Different class of protester fights for 'Chiantishire'

Were it not for the placards, anyone strolling past the National Gallery might have thought the gathering was a novel extension to the debutante season.

In fact, the movers and shakers of young London society were attending Britain's poshest demonstration. Fred Lambton, the 22-year-old heir to the earldom of Durham, was there. So too were other aristocrats and scions of the internationally wealthy.

Their irritation, expressed in occasional chants during a three-hour rally on Saturday, was directed at the sponsor of an exhibition in the gallery's Sainsbury wing. Their cause: the protection of the Tuscan countryside.

An Italian bank sponsoring the show of Renaissance art from Siena is also one of the main financiers of a plan to develop a small aerodrome outside the walled city into an international airport handling 500,000 passengers a year.

One of its directors is Prince Girolamo Strozzi, who provided Tony Blair and his family with free summer holidays at his 16th-century palace.

The Save Siena Campaign enjoys support from Joseph Getty, son of the billionaire Sir Paul Getty, the polar explorer Arthur Jeffes, and the Guinness and Hesketh families. Marissa Montgomery, who founded the Pussy Glamore lingerie chain, is another supporter.

Many have personal links to Tuscany – nicknamed Chiantishire because of its popularity with the English – having spent holidays at second homes in the region. They fear that turning Siena's tiny airfield into an international airport will shatter the peace of rural Tuscany and present many other problems, from water shortages to noise.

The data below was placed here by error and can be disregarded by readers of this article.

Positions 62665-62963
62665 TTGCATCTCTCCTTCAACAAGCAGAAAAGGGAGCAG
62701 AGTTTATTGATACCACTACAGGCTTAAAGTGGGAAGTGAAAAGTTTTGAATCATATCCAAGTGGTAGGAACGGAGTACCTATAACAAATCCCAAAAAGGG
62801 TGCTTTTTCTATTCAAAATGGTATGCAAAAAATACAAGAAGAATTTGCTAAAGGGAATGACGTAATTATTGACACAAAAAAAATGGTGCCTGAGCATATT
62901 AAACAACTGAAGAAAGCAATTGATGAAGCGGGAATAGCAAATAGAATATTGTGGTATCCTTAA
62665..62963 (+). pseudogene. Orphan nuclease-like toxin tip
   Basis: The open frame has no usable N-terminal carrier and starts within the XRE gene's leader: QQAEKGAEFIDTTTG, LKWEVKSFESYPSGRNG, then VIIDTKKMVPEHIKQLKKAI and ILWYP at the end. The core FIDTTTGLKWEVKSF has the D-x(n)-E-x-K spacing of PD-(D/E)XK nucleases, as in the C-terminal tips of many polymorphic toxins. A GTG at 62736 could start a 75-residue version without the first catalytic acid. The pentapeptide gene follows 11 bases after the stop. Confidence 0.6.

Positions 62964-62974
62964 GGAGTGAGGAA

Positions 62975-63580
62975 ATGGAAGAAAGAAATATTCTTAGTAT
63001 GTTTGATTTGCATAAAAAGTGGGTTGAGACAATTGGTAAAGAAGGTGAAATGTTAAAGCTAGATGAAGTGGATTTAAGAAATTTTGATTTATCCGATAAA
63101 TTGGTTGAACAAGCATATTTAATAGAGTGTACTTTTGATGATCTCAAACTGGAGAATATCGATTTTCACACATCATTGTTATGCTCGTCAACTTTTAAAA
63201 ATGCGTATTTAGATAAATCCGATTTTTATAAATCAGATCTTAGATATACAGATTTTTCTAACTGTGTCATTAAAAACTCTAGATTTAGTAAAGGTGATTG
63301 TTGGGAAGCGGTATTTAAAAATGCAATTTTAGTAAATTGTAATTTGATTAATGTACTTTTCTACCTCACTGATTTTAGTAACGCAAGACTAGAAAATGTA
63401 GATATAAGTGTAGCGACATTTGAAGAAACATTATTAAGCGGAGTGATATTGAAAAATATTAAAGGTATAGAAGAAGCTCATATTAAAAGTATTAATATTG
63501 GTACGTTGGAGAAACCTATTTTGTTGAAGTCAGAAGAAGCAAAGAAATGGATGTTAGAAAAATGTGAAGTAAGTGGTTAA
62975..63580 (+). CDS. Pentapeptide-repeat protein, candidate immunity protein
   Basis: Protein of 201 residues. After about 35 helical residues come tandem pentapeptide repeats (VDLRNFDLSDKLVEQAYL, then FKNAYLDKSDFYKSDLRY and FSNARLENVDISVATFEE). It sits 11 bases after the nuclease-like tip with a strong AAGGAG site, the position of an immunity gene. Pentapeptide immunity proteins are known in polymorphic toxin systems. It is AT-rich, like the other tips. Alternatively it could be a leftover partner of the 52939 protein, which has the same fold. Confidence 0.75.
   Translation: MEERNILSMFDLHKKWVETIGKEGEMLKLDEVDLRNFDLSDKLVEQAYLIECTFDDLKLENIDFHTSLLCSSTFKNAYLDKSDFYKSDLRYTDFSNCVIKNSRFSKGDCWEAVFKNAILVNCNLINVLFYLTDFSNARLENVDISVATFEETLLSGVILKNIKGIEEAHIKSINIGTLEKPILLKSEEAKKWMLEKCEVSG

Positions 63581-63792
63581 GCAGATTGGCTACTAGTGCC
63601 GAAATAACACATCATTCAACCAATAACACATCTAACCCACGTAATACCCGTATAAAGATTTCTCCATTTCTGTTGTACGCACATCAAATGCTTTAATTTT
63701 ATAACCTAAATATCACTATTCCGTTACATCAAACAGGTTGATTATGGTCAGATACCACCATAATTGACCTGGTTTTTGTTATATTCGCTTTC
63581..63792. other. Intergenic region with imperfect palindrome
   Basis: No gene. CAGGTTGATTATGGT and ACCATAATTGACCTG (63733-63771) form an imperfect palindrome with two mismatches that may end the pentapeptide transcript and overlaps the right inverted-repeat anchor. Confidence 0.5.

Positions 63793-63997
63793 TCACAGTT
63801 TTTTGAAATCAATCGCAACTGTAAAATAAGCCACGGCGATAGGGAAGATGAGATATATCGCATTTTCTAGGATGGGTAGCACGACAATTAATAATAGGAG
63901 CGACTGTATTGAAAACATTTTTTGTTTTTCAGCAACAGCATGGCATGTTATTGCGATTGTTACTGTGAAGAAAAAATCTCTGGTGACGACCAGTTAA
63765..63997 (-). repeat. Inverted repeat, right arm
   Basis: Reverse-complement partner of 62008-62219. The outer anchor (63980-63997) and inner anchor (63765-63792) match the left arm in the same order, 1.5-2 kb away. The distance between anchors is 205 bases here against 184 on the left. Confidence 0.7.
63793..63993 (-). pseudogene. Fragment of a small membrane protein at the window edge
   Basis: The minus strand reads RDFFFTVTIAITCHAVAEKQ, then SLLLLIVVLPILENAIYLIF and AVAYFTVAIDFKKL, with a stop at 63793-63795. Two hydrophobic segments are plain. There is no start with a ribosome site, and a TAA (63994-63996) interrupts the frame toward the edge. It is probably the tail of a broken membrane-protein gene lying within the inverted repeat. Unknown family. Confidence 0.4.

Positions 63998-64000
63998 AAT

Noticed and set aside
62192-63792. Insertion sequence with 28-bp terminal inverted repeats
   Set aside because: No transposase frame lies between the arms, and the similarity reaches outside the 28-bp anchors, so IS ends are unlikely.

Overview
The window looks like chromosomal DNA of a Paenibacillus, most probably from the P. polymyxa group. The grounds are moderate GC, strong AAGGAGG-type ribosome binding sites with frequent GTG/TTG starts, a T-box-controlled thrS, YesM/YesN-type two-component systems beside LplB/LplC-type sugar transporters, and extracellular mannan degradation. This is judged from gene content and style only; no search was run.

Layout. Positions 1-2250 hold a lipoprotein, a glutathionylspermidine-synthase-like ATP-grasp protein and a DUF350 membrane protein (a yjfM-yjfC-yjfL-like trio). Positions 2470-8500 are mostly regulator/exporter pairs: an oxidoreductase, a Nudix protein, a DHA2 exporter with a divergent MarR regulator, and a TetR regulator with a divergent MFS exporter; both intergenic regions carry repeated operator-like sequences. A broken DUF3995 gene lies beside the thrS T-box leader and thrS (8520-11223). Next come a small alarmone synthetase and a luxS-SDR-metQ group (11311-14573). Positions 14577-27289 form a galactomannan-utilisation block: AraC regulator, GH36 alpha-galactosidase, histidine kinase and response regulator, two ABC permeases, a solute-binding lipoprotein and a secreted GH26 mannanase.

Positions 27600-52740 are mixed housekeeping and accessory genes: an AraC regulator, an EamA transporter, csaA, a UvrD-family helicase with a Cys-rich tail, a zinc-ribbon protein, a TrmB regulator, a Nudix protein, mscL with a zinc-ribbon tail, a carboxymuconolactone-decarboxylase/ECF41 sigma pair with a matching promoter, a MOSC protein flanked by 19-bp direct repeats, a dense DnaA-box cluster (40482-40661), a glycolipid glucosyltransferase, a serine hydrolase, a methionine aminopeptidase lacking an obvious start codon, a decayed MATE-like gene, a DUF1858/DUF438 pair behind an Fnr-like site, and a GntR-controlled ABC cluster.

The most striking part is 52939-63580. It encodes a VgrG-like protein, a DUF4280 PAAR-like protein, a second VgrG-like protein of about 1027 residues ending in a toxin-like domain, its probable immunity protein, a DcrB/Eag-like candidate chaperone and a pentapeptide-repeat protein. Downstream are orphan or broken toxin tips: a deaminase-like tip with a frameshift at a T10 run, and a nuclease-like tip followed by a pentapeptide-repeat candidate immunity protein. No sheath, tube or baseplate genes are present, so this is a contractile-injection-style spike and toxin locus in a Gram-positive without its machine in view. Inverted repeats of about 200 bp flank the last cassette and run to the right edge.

Lambton, a grandson of the former Tory minister Lord Lambton, denied that the protesters were trying to prevent holidaymakers on no-frills airlines from blemishing Siena.

He said: "Every summer Siena gets saturated with tourists. Building an airport isn't going to add tourists because it's already flooded with tourists."

Rather, he claimed, the airport would ruin the character of the city and destroy its beauty and tranquility.

Halting the project would also prevent any further damage caused by climate change, added Lambton, the stepson of the television presenter Jools Holland.

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